But their attention starts to drop after two seconds
More people are staying indoors and staring at their screens, but are those people still looking at their screens when an ad shows up?
According to a study from Magna, around 99% of people are present or within a viewable distance of their screen for at least one second when a video ad appears. But viewer presence declines over time, dipping below 94% after six seconds.
Digital advertising is approximately a $150 billion marketplace, so “every percentage point counts,” said Kara Manatt, Magna Global’s svp, group director, intelligence solutions.
As part of a viewability study, Magna examined the digital consumption habits of over 100 U.S. participants to measure whether people were actually in front of their computers and mobile devices. Magna ran a similar study in December that found 29% of TV ads aired to an empty room.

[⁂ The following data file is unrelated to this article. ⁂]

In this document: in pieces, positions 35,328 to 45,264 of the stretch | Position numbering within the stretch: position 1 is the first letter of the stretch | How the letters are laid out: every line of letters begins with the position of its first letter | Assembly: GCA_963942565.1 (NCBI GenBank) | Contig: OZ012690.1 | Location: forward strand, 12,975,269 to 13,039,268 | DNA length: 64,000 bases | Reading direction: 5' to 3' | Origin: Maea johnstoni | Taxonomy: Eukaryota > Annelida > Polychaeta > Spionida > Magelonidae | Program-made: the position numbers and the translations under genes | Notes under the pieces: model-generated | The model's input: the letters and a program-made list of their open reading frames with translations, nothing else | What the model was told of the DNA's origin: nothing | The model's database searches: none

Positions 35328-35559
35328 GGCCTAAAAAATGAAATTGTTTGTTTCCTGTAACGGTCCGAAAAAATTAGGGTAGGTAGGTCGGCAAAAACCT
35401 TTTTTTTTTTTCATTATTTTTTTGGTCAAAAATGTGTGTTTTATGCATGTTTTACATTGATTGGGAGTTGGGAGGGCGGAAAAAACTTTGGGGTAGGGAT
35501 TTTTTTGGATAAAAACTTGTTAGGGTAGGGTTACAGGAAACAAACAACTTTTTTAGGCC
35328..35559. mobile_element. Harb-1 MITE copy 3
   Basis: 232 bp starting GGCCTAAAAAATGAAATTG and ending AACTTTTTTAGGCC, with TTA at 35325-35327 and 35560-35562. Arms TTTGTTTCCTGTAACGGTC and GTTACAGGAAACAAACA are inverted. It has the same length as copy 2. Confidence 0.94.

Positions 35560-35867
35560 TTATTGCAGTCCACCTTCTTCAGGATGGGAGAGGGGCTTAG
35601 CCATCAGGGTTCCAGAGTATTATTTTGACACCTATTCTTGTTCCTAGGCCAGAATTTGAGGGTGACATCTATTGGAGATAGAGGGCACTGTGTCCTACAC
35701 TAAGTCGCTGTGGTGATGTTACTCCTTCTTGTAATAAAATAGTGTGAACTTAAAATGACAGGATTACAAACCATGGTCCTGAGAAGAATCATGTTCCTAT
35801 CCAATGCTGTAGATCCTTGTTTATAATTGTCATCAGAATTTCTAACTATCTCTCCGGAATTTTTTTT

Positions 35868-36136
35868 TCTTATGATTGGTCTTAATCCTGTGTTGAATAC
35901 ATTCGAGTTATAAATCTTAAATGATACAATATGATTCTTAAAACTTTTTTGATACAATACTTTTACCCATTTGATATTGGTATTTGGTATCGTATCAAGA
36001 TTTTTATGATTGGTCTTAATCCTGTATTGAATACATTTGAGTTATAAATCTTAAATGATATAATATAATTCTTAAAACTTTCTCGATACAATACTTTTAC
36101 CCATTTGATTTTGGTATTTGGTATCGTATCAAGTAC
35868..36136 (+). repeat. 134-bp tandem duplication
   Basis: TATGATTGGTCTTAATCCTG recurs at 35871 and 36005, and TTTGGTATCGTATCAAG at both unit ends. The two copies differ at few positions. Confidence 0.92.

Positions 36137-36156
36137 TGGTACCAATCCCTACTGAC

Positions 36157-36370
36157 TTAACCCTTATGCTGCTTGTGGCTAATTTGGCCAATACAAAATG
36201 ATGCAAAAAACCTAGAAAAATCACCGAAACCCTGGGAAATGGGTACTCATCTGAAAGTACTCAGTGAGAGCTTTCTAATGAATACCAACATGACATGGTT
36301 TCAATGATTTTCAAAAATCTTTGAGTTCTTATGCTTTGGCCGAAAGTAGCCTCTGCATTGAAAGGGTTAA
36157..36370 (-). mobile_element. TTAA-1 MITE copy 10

While the vast majority of participants were physically present, there’s still no guarantee they were actually paying attention.
“We were focused on one piece of viewability, which does not equal attention,” said Manatt. “It’s really the ad’s job to have an impact and garner attention.”
Some ad formats have a better chance of garnering attention than others. Pre-roll video ads have a presence of 99.5%, while mid-roll comes in at 97.1%. Manatt said attention-related best practices are especially important for mid-roll ads.
“Otherwise [consumers] are going to run to the restroom or do exactly what they do with TV ads and run an in-the-house errand or do something else during the ad pod,” she said.
Among YouTube, Hulu, Facebook and what Magna categorized as “other websites,” presence dropped the most on Facebook’s video ads by 7% after two seconds.
The study showed that nearly 100% of people are present for mobile display ads.
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